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Louis Comfort Tiffany : “On the Way between Old and New Cairo, Citadel Mosque of Mohammed Ali, and Tombs of the Mamelukes” (1872)

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Late nineteenth-century European and American landscape painters often painted distant places in order to offer audiences something intriguingly unfamiliar. Louis Comfort Tiffany here recorded a view of relatively “modern” Egyptian monuments: the mosque of Muhammad ‘Ali Pasha, often called the Alabaster Mosque (built 1824–57); and the nearby tombs of the sultans of Egypt’s Baharide Mamluk dynasty (1250–1376). Tiffany based this work on photographs he made in 1871, just two years after the completion of the Suez Canal had stimulated new interest in Egypt and the Middle East.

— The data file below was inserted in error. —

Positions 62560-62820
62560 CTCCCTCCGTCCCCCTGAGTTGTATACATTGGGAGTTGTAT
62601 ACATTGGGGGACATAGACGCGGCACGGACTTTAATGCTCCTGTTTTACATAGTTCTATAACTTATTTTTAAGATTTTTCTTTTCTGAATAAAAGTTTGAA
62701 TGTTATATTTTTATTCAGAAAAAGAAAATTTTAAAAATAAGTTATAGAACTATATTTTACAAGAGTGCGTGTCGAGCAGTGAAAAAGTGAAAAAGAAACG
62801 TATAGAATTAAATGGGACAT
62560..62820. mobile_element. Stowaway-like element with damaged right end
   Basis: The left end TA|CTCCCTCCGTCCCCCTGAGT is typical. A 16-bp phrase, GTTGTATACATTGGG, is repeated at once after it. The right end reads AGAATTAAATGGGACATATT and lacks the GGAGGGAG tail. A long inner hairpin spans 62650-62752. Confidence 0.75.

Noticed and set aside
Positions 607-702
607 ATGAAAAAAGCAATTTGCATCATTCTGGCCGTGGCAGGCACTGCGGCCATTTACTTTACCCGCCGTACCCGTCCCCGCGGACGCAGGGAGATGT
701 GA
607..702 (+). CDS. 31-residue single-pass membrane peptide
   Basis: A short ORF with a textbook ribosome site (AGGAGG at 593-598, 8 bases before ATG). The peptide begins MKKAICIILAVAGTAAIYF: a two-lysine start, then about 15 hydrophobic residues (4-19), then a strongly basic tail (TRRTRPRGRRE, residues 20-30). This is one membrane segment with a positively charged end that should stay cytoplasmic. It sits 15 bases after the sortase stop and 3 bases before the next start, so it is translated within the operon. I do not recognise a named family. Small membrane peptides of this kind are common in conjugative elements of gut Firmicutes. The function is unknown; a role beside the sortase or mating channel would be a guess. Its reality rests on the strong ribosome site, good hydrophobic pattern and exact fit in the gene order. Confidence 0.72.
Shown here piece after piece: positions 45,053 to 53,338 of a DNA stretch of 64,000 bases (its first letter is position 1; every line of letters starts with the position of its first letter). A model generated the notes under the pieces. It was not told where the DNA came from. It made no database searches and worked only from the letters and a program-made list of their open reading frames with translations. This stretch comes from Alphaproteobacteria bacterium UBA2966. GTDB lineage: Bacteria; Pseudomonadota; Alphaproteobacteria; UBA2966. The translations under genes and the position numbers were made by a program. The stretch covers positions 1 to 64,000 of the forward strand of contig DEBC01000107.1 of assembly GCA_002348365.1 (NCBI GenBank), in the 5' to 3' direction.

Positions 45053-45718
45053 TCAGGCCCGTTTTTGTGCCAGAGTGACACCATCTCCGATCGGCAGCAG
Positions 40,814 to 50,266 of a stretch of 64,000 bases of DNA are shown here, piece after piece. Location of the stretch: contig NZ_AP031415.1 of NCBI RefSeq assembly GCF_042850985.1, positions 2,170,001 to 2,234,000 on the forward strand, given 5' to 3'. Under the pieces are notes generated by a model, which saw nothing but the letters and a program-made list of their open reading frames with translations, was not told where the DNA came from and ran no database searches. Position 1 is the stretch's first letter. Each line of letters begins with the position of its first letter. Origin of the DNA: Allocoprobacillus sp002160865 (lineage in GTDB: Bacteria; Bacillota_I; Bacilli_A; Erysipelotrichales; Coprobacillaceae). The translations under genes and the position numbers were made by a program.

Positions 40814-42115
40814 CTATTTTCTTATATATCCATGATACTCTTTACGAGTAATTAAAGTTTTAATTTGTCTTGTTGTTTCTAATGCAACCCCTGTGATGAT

(Text by the Brooklyn Museum, CC BY 3.0).

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